Here, roughly, is the question I asked David Cronenberg during the inaugural “film school Friday” at the TIFF Lightbox (from the point form notes on my phone I was speaking off):
I’m Jack Mizurak from the Advanced Filmmaking program at Fanshawe. This is a question for David:
Given the rigidity of the film industry — that it’s a battle to get financing and another battle for distribution — and given your experience with releasing films on YouTube — do you think it’s possible to circumvent those gatekeepers and make money by connecting directly with the audience through digital distribution?
And as a part “B”, for both David and Ronald Sanders:
Do you have any upcoming projects that I can intern on?
After the laughter we exchanged some quick dialog (from my memory):
Ronald: Wow, I can’t believe it took us this long to get to the internship question…
David: You are all invited to intern on my next film… And I don’t remember your actual question?
Jack: Basically I was wondering if you thought it was possible to use digital distribution over the Internet to get around existing industry power structures, given that they’re so conservative?
David: No. Not if you’d like to make real money.
The situation now is similar to what it was like at the start of my career. We were doing a lot of underground film, shooting our own pictures and displaying them on a sheet outside in Toronto, for free — just to get an audience. We were inspired by the underground movements in New York and LA — Andy Warhol, et al. [he went into a bunch of names I didn't know] — and we formed a film collective to jointly own equipment and show our work.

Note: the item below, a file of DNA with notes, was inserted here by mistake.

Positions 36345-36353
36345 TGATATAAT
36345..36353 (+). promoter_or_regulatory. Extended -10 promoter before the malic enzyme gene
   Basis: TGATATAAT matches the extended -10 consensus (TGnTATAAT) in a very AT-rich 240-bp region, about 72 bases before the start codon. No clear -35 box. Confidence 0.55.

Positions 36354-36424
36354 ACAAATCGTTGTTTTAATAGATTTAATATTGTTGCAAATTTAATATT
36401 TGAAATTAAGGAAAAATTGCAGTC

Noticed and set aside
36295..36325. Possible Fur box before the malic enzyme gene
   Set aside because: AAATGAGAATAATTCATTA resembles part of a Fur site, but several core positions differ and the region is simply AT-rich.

But at a certain point, some time in the 70s, I had to consciously make the decision to become a professional filmmaker — to make my living from making films — and to do that you need to work with established companies.
Today the situation is similar. You can film anything you like and put it on YouTube to get it in front of an audience, but if you want to make a living you have to work within the existing power structures.
I don’t like jargon words but they always talk about “monetizing” the Internet. No one has really done that — unless you’re Apple with iTunes, and they don’t commission new work.
I don’t fully agree. Yes, it’s rough monetizing the Intertrong. But the answer isn’t, “don’t try”. Historically when industries get rigid and controlled new technology revolutionizes and destroys. Netflix is on the march. Microsoft is trying their “be-second-to-market” strategy in digital distro. Both will want content (the CRTC or similar should step in to force that want with CanCon regs). And, yes: there is always Apple (though with the close Disney-Pixar-Apple partnership they’ll never want for amazing content — but they might have a legislated want for Canadian content in the future).
YouTube can be used as what Fiddy called a “tester” — a sample of drugs given to fiends free to test quality and build hype.
The winds are shifting, if slowly. The scent of revolution is in the air. The 50th Law has a lot to say about digital distro in the music biz, and how Fiddy has been harnessing it. I also dig The Null Company’s approach to digital distro — lots of free stuff paired with hi-fi, physical, paid copies. And there’s always begging, like Pioneer One: “If you liked this vid, donate so I can make more.” Torrents allow for greatly-reduced bandwidth costs, somewhat mitigating Canadian cable providers stabbing net neutrality in the throat.
My plan is to do something roughly similar to those pro models, see what works, and constantly innovate. It seems feasible, if not easy, to exist at least partially outside of the establishment — avoid being one of the first against the wall when the revolution comes. Maybe set a few fires of my own…